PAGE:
An internship program that trains people of color for jobs at the Dane County Highway Department is facing accusations from some workers and union leaders that it’s being mismanaged and discriminates against Black people.
But Dane County Executive Joe Parisi and department management dispute the allegations, which Parisi said the union has been promoting to pit Black and Latino workers against each other.
The county is now conducting an investigation of the Highway Department, making it the newest target of county workplace environment probes after one earlier this year that in part looked into accusations of racism and neglecting animal welfare at the Vilas Zoo.
The internship program, which recruits and trains people of color to earn their commercial driver’s license, has brought diversity to a corner of the county’s workforce that was once over 90% white, according to supporters, highway management and top officials. By getting jobs at the Highway Department after the program, interns have found stable work, self-fulfillment and financial security.
People are also reading…
But some highway workers and the workers union say the program has been mismanaged, specifically by Louis Rodriguez, a near-two-decade highway worker and the program’s longtime instructor.
They claim that millions of dollars have been spent recruiting and hiring workers who can be unprepared for the rigors of highway labor and that Black interns are failing to complete the program more than their Latino counterparts because they aren’t getting equal treatment in the classroom.
Yet according to Highway Department data, a similar number of Black and Latino interns failed to complete the program. Management also disputes other claims made by staff about the diversity initiative.
Documents and interviews with nine current and former highway employees do show a workplace rife with gossip, low morale, racial tensions, animosity toward the 75-year-old Rodriguez and conflicting perceptions about the success of the internship program.
Critics of the program further claim that it doesn’t offer proper skill evaluations and that workers from the program get special treatment.
“I’m not saying they haven’t brought in some good people,” said Chris Reed, a white highway worker who has been employed there for 10 years. “But some really have no interest in doing highway work, or heavy machinery operating, and they just pass them with flying colors.”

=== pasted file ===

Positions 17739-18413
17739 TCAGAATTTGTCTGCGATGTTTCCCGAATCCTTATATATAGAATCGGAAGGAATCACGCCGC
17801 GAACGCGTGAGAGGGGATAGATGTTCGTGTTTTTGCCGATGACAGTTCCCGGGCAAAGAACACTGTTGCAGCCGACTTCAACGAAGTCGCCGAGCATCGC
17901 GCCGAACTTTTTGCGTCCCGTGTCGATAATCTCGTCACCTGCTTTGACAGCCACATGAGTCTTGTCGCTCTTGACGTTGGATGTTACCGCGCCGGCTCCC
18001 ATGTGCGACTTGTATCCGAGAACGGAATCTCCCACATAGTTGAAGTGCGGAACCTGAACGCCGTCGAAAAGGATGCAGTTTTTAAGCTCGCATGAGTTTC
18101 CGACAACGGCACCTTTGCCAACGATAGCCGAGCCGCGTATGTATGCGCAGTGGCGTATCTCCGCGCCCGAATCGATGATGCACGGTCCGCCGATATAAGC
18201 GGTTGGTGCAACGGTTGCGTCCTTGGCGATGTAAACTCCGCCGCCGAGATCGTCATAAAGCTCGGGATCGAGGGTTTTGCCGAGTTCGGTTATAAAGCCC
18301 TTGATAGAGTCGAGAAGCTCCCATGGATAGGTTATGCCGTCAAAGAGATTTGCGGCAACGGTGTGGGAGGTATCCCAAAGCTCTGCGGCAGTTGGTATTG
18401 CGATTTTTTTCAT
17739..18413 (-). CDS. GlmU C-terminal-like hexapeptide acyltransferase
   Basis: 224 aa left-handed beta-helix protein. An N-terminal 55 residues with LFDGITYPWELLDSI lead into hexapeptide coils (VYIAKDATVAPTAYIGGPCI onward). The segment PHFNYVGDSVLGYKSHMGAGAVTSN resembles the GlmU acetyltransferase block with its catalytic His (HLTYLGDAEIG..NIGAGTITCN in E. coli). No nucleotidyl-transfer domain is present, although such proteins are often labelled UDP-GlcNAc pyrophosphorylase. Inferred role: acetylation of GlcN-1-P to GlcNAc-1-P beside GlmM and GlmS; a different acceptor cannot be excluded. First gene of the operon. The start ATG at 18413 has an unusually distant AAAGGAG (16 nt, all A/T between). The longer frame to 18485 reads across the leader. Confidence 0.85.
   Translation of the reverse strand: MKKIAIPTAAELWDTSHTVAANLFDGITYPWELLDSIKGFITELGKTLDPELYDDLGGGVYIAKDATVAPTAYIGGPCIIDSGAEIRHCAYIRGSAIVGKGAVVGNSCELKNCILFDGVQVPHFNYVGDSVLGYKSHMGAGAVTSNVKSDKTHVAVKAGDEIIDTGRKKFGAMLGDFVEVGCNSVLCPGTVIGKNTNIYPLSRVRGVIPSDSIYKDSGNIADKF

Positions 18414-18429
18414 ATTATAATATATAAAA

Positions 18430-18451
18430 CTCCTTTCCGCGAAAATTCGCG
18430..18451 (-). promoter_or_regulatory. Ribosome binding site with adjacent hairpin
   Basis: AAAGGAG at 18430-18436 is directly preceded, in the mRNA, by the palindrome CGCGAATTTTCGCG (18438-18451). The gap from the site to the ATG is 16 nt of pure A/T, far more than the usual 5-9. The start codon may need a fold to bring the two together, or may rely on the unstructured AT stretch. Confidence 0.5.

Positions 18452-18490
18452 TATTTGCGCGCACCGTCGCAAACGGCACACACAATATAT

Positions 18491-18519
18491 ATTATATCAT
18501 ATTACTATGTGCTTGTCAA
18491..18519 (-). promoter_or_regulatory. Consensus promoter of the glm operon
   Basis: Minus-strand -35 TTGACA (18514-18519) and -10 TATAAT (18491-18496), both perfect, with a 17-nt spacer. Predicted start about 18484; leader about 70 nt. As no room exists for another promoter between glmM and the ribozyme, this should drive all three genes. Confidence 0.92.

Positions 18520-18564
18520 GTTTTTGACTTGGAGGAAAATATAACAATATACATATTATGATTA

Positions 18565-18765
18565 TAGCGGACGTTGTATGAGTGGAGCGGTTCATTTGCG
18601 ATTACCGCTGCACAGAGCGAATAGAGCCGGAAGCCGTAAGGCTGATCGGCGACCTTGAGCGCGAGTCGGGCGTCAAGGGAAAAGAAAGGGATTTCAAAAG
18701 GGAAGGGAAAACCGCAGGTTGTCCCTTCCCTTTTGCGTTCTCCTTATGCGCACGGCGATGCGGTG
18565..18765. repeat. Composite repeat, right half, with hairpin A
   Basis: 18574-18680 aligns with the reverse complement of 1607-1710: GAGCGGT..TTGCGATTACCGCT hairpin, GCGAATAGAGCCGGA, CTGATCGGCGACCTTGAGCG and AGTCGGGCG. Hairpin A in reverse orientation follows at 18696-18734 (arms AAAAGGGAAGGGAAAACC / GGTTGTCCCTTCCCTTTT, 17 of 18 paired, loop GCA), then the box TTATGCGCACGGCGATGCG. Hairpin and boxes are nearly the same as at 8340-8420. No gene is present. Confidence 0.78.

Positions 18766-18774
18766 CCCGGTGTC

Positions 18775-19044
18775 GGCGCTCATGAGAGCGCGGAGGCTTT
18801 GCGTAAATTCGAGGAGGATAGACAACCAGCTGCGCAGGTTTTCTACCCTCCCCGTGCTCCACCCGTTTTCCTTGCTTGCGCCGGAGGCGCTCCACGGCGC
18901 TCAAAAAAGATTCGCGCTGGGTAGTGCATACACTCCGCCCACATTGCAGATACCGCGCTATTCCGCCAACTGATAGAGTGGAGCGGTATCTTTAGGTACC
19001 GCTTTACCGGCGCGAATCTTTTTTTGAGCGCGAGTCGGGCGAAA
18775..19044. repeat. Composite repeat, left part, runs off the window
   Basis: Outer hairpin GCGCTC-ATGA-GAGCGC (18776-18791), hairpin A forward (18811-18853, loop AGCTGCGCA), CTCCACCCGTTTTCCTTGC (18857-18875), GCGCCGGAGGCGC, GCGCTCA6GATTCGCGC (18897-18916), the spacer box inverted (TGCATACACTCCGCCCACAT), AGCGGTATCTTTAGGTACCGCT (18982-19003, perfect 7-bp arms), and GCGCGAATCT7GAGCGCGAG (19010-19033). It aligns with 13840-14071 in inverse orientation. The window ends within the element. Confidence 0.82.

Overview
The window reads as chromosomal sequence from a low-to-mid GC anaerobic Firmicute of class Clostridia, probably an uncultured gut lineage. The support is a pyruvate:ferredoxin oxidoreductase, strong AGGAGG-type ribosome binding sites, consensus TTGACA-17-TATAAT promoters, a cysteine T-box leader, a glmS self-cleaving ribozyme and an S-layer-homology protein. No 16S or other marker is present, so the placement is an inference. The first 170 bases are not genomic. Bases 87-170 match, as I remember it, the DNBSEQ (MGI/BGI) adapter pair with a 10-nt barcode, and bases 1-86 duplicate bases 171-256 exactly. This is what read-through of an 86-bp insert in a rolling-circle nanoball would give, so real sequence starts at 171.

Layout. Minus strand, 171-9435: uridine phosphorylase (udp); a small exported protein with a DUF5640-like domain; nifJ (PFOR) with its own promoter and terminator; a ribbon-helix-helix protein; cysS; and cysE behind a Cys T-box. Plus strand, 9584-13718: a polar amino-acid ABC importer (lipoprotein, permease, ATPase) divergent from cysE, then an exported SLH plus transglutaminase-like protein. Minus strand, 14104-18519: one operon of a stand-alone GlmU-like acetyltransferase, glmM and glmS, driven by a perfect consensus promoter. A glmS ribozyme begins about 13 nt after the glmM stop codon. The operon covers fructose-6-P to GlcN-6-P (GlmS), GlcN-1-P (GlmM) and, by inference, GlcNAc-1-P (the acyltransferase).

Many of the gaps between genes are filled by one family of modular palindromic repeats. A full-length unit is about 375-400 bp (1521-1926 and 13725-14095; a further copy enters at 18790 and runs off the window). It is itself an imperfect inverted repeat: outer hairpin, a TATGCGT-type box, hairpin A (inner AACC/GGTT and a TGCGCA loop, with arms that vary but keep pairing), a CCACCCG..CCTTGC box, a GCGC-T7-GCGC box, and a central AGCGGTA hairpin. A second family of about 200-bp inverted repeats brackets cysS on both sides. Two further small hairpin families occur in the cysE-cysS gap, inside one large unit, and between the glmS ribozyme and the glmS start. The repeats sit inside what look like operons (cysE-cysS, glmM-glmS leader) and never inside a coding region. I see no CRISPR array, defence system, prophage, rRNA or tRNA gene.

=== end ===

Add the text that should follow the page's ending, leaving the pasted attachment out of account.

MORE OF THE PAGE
Parisi, who helped create the internship program in 2016 to diversify the highway workforce, has defended Rodriguez and called the unsubstantiated claim about Black interns failing the program “race baiting.” The county executive further accused some union leadership of pitting Latino and Black employees against each other and plotting a “character assassination” of Rodriguez.
“An argument can be made that this is a case of retribution against a Latino county employee (Rodriguez) who has served our community for decades and does not deserve to be subject to this type of abuse,” Parisi wrote in an email to the State Journal.
Arlyn Halvorson, a vice president for the union and a highway worker, said the idea that organized labor wants the internship to fail “just isn’t true.”
“We very much want these recruits to succeed,” Halvorson said.
Rodriguez said the program has long faced racist opposition. At its onset, a white highway worker asked him if the interns were illegal immigrants who didn’t speak English, Rodriguez recounted.
“There was a lot of resistance,” Rodriguez said in an interview. “Nobody wanted to have these people of color around.”
Kabura Mukasa, the county human resources manager who is investigating the Highway Department alongside the Office for Equity and Inclusion, declined to say what issues prompted the departmentwide inquiry. But during a previous investigation of racial tensions at the department earlier this year, employees mentioned concerns that have been wrapped into the current investigation, which is common, she said.
Interviews with staff and management for the current probe started in early May and ended in early June, Mukasa said. A final summary of their findings should be finished in the coming weeks.
“The nice thing is everybody was really open and everybody shared their truth,” Mukasa said.
The Highway Department is the latest county workplace where employees have alleged workplace environment concerns. Reports by the Wisconsin State Journal and Wisconsin Watch in recent months detailed mistreatment of staff by management at the Vilas Zoo and Dane County Medical Examiner’s Office.
Parisi and other top officials have blamed the county’s labor union for the recent publicity around those environments. The administration has also defended management at the Medical Examiner’s Office and opposed efforts to conduct an independent investigation of the zoo. The union has said the county has a systemic workplace environment problem that isn’t getting properly addressed.
Allegations in dispute
The Highway Department’s internship program started as a partnership between the county, the Urban League of Greater Madison and the Latino Academy of Workforce Development. All told, nearly two dozen people of color have been hired and retained at the Highway Department because of the program.
The program has a high rate of success. Seventy percent have completed it, and of those, over 90% have been offered highway jobs.
Since 2016, the county has spent $3.6 million paying workers hired out of the program, on top of $815,000 in other costs, such as paying the interns.
Over the years, it has helped people like current intern Kenny Mac, who is Black. Mac said he almost became a trucker before he learned about the program through the Urban League. With a 1-year-old son at home, the program has let him be a part of those all-important early moments in his child’s life.
“If I was on the road, I’d miss all that,” Mac said.
Such testimonials about the internship program are common. Other highway workers who went through the program have paid off their houses and found their first stable full-time employment.